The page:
Using a quasi-experimental approach and spatial modelling, this project will test the influence of natural and anthropogenic factors on the success of natural forest restoration in an expansive landscape dominated by oil palm production (Northern Borneo). Southeast Asia has experienced some of the highest rates of land-use and land cover change globally, with 65% of the terrestrial land surface now covered by human-modified tropical forests. Unlike monoculture timber or oil palm plantations, logged forests often retain a large proportion of their endemic biodiversity and ecosystem functions. If managed appropriately, they hold tremendous potential for biodiversity conservation and carbon sequestration.
This PhD project will resolve key uncertainties surrounding this appropriate management by identifying the biological, environmental and anthropogenic constraints on tree re-establishment in logged forest ecosystems. Using a combination of field-, desk- and greenhouse-based techniques, the PhD student will examine the role of human management (such as reduced impact logging, liana removal), biotic processes (dispersal, competition, herbivory, mycorrhizas) and abiotic factors (topography, microclimate, soil properties, landscape connectivity) in regulating tree establishment and growth in the Murum region in Sarawak, Malaysian Borneo. We expect the PhD student to use a blend of greenhouse studies, manipulative field experiments, remote sensing and advanced, ‘big data’ spatial modelling. Full training will be provided from world experts in these fields. Working with our CASE Partner, the PhD will be able to feed those findings into management plans detailing actions that pave the way for successful forest restoration activities in the future.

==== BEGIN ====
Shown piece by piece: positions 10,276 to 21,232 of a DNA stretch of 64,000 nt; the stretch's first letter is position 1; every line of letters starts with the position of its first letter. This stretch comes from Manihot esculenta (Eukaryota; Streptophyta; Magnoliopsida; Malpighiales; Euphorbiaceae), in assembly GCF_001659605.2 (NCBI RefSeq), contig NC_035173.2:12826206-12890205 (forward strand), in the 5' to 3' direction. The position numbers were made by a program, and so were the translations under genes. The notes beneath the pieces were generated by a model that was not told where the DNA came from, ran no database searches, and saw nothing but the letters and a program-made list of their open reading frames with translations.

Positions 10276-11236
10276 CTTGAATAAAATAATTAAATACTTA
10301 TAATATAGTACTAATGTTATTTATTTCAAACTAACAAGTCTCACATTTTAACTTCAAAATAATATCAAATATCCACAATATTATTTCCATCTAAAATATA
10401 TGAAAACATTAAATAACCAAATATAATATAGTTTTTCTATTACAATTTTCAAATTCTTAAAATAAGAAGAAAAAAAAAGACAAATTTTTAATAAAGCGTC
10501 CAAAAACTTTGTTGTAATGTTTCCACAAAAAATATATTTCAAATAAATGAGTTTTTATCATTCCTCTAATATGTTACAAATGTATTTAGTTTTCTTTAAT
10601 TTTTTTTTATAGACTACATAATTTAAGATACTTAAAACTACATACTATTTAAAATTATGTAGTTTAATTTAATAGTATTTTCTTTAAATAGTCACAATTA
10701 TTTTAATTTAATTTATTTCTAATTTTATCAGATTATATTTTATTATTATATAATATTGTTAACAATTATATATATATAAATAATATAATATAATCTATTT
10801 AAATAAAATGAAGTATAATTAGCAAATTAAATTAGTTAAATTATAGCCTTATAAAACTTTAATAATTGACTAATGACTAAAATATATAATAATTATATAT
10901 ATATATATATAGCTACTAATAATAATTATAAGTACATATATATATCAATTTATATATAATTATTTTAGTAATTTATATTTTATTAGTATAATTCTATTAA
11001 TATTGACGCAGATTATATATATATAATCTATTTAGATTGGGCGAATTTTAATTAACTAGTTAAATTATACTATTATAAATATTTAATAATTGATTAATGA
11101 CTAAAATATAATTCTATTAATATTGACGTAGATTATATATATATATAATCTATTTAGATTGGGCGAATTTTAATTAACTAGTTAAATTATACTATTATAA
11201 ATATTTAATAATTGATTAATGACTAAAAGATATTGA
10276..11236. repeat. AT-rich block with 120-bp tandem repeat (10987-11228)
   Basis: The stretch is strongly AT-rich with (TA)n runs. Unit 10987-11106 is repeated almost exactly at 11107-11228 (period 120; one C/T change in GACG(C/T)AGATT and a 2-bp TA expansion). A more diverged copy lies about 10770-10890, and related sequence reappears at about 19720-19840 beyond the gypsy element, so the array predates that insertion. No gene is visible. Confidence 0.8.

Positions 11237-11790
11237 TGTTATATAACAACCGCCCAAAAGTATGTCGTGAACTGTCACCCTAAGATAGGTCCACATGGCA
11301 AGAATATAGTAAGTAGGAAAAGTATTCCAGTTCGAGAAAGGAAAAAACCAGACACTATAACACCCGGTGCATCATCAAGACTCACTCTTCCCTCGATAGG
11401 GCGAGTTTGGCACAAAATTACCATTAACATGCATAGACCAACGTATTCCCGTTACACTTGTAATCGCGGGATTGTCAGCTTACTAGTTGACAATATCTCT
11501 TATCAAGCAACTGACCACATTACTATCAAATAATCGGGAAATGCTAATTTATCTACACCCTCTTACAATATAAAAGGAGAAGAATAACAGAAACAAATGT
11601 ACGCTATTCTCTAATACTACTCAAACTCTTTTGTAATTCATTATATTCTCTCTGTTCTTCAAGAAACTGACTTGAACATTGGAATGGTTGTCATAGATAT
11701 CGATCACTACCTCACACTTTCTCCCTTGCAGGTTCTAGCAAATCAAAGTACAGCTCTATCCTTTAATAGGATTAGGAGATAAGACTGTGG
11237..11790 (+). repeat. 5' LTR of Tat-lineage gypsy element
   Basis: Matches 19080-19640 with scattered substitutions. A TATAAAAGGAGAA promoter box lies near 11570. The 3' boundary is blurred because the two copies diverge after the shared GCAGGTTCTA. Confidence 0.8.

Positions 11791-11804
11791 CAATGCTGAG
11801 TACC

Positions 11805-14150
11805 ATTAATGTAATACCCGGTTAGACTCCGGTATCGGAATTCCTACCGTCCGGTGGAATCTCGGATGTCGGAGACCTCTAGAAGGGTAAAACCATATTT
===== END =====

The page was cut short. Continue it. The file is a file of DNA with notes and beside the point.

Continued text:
This project is part of the ONE Planet DTP. Find out more here: View Website